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Sustainability key at deli on pier

By Nadine Kam

LAST UPDATED: 9:03 p.m. HST, Jun 15, 2011

If I hadn't been interested in journalism, I might have considered a career in teaching. Same difference, I thought.

Through journalism, I believed whatever information I gleaned could be conveyed to others similarly interested in improving themselves and bettering their lives and society until we became one intelligent, thoughtful and progressive citizenry.

Ha ha ha! That was the me at 20, with all the naiveté, idealism and optimism of youth! Several years into this business, I finally got the message that most people already think they're brilliant; no further education needed after high school, or even the sixth grade, thank you very much. Newspapers only preach to a small choir of thinking and open-minded individuals and never really reach those simply heeding the voices in their heads, or those who find confirmation in the lone-wolf kooks of the Internet who conduct their own fringe choirs.

So it was easy for me to assume something tantalizingly anarchic about the newly revitalized Heeia Kea General Store & Deli. Like "Jamie Oliver's Food Revolution," the idea of adding healthful ingredients to traditional comfort and fast food is nothing short of revolutionary.

In reality, at Heeia Kea the gesture doesn't come from cynicism or force-feeding people to do the right thing, but from a place of love and community. It was my turn to be educated.

Chef Mark Noguchi, who's from Hawaii island, always thought of returning one day to his home island to start a small restaurant with a community learning center component. For now at least, he's found that same small community spirit in Heeia. An alumnus of Chef Mavro and Town, he was looking for a change last fall when his friends from the Vertical Junkies, Russell Inouye and Blaine Tomita, asked him to consider making the move to Heeia Kea.

"They're kamaaina to this area. They grew up at the pier, and once word got out about what we wanted to do, I remember everyone telling me stories about hanging out at the pier. There was a strong sense of giving back and wanting to bring it back to a sense of the hub it was for the community."

Noguchi, who hails from a Hawaii island hula family, said he learned from working for other chefs what it is to discover one's passion, and for him that meant returning to the comfort foods he enjoyed as a child.

"When you're a student, teachers always ask you, ‘Why do you want to be a chef?' and people answer that they're passionate about cooking and food. To me that's a given. You'd better be passionate about food," Noguchi said. "Coming to the pier, all of a sudden I can do local food, because that's what fuels my fire.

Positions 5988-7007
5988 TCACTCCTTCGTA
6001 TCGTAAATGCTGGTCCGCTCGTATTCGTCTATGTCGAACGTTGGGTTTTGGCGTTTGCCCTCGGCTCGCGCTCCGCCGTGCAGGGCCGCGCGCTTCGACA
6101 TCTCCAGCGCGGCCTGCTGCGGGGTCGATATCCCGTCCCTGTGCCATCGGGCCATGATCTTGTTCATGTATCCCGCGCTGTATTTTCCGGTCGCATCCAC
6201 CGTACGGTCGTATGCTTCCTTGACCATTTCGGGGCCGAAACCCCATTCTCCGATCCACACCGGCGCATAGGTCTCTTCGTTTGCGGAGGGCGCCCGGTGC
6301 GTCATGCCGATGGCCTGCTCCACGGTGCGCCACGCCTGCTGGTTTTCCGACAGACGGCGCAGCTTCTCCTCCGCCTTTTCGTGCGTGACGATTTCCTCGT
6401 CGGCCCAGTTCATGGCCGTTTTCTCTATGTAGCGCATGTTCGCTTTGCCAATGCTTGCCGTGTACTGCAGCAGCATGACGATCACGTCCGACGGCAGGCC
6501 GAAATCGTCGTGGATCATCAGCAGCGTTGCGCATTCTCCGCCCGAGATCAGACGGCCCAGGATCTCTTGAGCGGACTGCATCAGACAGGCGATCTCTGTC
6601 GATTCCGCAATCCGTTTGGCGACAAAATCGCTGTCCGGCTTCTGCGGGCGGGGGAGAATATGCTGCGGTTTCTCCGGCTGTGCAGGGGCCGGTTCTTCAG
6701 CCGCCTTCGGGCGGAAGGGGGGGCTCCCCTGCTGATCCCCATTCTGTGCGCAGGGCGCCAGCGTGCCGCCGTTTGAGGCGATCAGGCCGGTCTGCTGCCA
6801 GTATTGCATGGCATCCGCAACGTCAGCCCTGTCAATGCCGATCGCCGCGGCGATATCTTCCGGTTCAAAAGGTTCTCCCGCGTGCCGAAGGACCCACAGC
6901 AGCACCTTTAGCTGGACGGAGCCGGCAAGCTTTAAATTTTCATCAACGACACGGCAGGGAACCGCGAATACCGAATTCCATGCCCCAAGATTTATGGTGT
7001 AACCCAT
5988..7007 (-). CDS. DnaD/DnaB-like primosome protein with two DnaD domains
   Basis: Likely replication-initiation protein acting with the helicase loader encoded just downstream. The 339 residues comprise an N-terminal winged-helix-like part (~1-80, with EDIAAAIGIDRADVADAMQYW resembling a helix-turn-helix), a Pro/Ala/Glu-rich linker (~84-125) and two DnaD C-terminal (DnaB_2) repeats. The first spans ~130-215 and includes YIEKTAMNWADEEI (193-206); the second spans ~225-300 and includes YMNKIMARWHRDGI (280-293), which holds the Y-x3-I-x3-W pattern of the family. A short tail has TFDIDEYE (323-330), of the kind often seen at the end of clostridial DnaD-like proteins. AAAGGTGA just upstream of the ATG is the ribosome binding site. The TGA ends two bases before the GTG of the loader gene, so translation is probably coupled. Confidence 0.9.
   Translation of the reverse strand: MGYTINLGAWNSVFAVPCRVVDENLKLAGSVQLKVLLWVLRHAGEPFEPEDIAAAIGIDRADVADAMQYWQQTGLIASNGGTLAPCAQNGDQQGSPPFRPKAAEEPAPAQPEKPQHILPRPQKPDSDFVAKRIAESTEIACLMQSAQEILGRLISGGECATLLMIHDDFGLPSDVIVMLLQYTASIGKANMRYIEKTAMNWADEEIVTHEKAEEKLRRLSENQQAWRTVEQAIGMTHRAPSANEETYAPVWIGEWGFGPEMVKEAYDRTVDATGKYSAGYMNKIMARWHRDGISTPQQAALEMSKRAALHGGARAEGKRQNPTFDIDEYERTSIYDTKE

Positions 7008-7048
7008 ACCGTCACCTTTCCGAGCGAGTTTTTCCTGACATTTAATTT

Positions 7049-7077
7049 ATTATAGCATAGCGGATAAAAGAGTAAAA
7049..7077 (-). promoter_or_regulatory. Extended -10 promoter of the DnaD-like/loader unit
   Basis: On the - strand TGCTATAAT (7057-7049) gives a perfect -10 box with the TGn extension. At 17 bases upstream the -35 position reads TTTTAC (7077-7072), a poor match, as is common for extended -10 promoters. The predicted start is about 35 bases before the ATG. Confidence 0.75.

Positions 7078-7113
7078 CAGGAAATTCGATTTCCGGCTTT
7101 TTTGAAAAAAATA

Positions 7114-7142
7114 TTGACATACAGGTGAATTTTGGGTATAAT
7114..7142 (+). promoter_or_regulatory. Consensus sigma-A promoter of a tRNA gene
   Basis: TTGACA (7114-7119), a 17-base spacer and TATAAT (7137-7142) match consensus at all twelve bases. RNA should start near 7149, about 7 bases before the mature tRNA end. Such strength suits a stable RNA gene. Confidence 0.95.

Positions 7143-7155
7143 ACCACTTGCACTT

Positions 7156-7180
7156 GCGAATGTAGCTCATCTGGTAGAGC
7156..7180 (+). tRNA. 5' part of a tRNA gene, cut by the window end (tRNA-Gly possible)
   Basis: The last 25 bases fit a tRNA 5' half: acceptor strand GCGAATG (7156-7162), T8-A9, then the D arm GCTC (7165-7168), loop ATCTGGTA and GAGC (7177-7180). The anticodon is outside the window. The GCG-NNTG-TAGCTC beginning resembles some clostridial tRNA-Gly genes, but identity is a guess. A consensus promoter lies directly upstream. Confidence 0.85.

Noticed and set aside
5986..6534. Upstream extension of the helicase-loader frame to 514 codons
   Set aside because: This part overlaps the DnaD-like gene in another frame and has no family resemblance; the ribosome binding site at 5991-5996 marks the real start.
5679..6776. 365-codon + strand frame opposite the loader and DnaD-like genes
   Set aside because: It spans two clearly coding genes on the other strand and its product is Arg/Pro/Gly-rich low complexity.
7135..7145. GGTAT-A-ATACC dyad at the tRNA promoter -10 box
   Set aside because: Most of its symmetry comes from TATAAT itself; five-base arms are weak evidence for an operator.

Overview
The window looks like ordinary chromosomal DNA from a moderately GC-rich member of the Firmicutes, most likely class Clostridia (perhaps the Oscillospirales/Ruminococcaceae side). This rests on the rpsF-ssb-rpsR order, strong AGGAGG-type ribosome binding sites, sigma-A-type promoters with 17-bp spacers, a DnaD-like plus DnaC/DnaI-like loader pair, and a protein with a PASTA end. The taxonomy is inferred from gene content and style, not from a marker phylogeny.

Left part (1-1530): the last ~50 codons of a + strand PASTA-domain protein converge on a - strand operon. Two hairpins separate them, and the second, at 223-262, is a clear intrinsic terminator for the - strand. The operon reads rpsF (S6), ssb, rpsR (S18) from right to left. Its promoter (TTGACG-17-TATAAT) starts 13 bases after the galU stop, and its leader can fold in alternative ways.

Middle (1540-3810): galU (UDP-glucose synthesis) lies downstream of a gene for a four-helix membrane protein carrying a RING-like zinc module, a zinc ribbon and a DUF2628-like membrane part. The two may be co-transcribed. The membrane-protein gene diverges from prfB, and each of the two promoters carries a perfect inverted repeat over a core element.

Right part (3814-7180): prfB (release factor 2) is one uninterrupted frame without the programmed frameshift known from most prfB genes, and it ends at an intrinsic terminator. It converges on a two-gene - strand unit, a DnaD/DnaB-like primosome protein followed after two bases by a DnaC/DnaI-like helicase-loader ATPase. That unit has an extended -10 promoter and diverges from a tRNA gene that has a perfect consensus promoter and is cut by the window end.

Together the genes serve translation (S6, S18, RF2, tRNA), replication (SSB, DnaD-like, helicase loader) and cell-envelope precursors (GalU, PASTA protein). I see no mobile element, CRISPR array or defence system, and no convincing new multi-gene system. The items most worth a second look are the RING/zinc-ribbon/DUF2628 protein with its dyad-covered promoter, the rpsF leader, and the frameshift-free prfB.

"It's all about the people in this area, too. All of us have a strong sense of giving back to the community and doing place-based resourcing."

The menu is small and comprises burgers and warm-weather plate lunch fare that make the most of the area's abundance. That means working closely with Mahuahua Ai o Hoi and He‘eia Fishpond to encourage naturally productive kalo fields and other agricultural production while raising awareness of sustainable food practices.

The taro finds its way into a plate lunch mac salad as both a more healthful and sustainable alternative to the usual potato, and it's laced with curry for an extra flavor kick.

When it comes to sourcing from local fishermen and hunters as well, it makes the menu unpredictable. If a fisherman brings in eight papio, for instance, that would amount to a very limited special. There have been days when the deli, slated to close at 4, runs out of food by 2:30 p.m.

When I was there the day's specials included an $8 hamburger steak; a delicious, light version of pork luau without a lot of salt or coconut; and guava chicken, a modified teriyaki with a dash of five-spice and Hawaiian chili pepper.

On other days you might find an oio fishcake loco moco or adobo. You can keep up with the daily specials by following them on Facebook or @heeiapier on Twitter.

You can count on seeing Portuguese sausage fried rice ($5) and burgers ($9.50) made from Big Island Kuahiwi Ranch beef. For any local, the retro flavor of drive-in-style mayo-mustard-ketchup sauce amounts to taking a trip back to small-kid time. Just add Green River and dessert of an ice cake, and the journey is complete.

Nadine Kam's restaurant reviews are conducted anonymously and paid for by the Star-Advertiser. Email nkam@staradvertiser.com.

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